A U.S. government order banning TikTok from app stores imposed by the Trump administration — which had been set to kick in Sunday, Sept. 27, at midnight ET — was temporarily halted by a federal judge.

Judge Carl Nichols of the U.S. District Court for the District of Columbia issued the ruling Sunday night, granting TikTok’s motion for a preliminary injunction just three and a half hours before the ban was to take effect. Trump appointed Nichols to the federal bench in June 2019.

The Commerce Department originally set Sept. 20 for the TikTok download ban, citing Trump’s declaration that the Chinese-controlled app represents a threat to U.S. national security. The agency delayed the deadline to Sept. 27, given Trump’s preliminary approval a week ago of owner ByteDance’s deal to transfer TikTok ownership to American firms including Oracle and Walmart.

In a statement following the ruling, TikTok said: “We’re pleased that the court agreed with our legal arguments and issued an injunction preventing the implementation of the TikTok app ban. We will continue defending our rights for the benefit of our community and employees. At the same time, we will also maintain our ongoing dialogue with the government to turn our proposal, which the President gave his preliminary approval to last weekend, into an agreement.”

TikTok, in its motion for a preliminary injunction blocking the download ban last week, alleged that Trump was motivated “by political considerations relating to the upcoming general election” rather than by any sort of national security concerns. TikTok argued the ban violated its Fifth Amendment right to due process as well as its users’ First Amendment right to free speech. The company claimed it has “made extraordinary efforts to try to satisfy the government’s ever-shifting demands and purported national security concerns.”

U.S. government lawyers, in a response filed Friday, argued that TikTok had not proven the Sept. 27 ban would cause “irreparable harm” to its business.

“[T]he public interest tilts decidedly against Plaintiffs insofar as their requested relief would necessarily infringe on the President’s authority to block business-to-business economic transactions with a foreign entity in the midst of a declared national-security emergency,” Justice Department attorneys wrote in a statement opposing the requested injunction.

Nichols’ opinion accompanying his order granting the TikTok motion for a preliminary injunction stopping the download ban was sealed. The judge ordered the parties to review the opinion by Sept. 28 at 11 a.m. and then inform the court whether the opinion can be unsealed. In addition, Nichols ordered TikTok and U.S. government lawyers to file a joint status report by Sept. 30 proposing a schedule for further proceedings.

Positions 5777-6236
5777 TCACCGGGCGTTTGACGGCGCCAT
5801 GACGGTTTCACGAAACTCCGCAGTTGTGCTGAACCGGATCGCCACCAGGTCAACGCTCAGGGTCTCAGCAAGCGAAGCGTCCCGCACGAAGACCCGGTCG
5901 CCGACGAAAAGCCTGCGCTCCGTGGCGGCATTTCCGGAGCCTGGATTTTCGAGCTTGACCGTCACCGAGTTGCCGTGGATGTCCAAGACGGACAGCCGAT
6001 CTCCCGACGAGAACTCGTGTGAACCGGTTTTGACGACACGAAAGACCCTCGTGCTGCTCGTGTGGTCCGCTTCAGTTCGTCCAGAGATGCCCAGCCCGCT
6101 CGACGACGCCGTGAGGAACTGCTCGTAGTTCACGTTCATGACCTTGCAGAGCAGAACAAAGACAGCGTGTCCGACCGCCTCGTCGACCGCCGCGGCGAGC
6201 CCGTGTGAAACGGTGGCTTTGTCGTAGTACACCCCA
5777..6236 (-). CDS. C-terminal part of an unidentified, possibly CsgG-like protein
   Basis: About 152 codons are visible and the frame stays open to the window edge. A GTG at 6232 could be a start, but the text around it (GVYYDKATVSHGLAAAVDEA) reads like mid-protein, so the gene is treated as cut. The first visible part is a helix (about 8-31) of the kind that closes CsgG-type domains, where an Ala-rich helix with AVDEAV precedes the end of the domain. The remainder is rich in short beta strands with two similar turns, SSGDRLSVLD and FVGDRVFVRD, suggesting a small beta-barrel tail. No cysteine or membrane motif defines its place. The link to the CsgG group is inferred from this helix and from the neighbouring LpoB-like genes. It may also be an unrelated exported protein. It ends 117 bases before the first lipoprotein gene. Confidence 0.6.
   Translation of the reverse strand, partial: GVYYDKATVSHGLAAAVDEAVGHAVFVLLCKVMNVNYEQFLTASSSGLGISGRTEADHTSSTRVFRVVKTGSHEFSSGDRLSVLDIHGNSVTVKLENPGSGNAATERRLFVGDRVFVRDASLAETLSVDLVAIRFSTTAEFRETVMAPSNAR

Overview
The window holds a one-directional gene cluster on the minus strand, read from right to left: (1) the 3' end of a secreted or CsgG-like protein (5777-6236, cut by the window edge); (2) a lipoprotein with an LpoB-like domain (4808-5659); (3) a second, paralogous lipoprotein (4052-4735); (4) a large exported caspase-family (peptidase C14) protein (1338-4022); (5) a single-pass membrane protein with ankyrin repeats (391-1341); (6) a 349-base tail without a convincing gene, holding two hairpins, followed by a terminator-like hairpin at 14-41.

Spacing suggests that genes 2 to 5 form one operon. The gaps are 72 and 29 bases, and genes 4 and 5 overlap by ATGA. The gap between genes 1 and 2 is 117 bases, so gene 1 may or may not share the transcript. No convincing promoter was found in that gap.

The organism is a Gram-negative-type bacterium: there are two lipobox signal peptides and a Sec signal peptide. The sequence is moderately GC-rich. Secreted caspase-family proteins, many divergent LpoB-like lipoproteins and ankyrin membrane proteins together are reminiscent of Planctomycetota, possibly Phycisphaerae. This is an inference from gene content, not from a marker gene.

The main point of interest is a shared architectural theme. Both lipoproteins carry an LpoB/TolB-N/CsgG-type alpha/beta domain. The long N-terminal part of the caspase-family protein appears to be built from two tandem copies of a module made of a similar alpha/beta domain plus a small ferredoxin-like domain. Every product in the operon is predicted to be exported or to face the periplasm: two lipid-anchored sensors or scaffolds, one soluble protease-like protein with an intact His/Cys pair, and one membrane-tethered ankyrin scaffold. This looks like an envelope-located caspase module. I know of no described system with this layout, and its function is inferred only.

At a hearing Sunday morning, Nichols seemed sympathetic to TikTok’s argument that its right to due process was infringed. The judge commented that the U.S.’s action appeared to be “largely a unilateral decision with very little opportunity for plaintiffs to be heard, and the result — whether we’re talking about November or tonight — is a fairly significant deprivation.”

While Nichols granted TikTok’s motion to stop the Sept. 27 download ban, the judge rejected the company’s request to halt Trump’s executive order that would effectively shut down the app Nov. 12 if a deal to sell TikTok doesn’t materialize.

Trump gave ByteDance a Nov. 12 deadline to divest TikTok’s U.S. business. The Chinese internet giant reached a deal with Oracle and Walmart to form a new U.S.-based company, TikTok Global, that would be 12.5% owned by Oracle and 7.5% by Walmart. TikTok Global would file an IPO on a U.S. stock exchange within 12 months of the deal closing.

But the agreement is not a done deal. Amid conflicting reports from ByteDance and Oracle about who will control the new TikTok Global, the Chinese government may be leaning toward nixing it. “China has no reason to give the green light to such a deal, which is dirty and unfair and based on bullying and extortion,” China Daily, the Chinese Communist Party’s official English-language newspaper, said in an editorial last week. ByteDance has applied for an export license from the Chinese government, evidently as part of trying to get clearance for the TikTok deal.

TikTok previously sued Trump and the Commerce Department on Aug. 24, raising objections similar to those it made in the motion seeking an emergency ruling to block the download ban. In a separate case, a judge in the U.S. District Court for the Eastern District of Pennsylvania on Sunday denied a request filed by three TikTok creators to block the app’s ban, saying the trio had not proven they would suffer “immediate, irreparable harm.”

Meanwhile, the U.S. government’s total ban on Tencent’s WeChat app was set to go into effect Sept. 20, but a judge issued a temporary stay of the Commerce Department’s order in that case, citing the First Amendment. The Trump administration has asked the California federal court to drop the preliminary injunction until an appeals court has ruled in the case.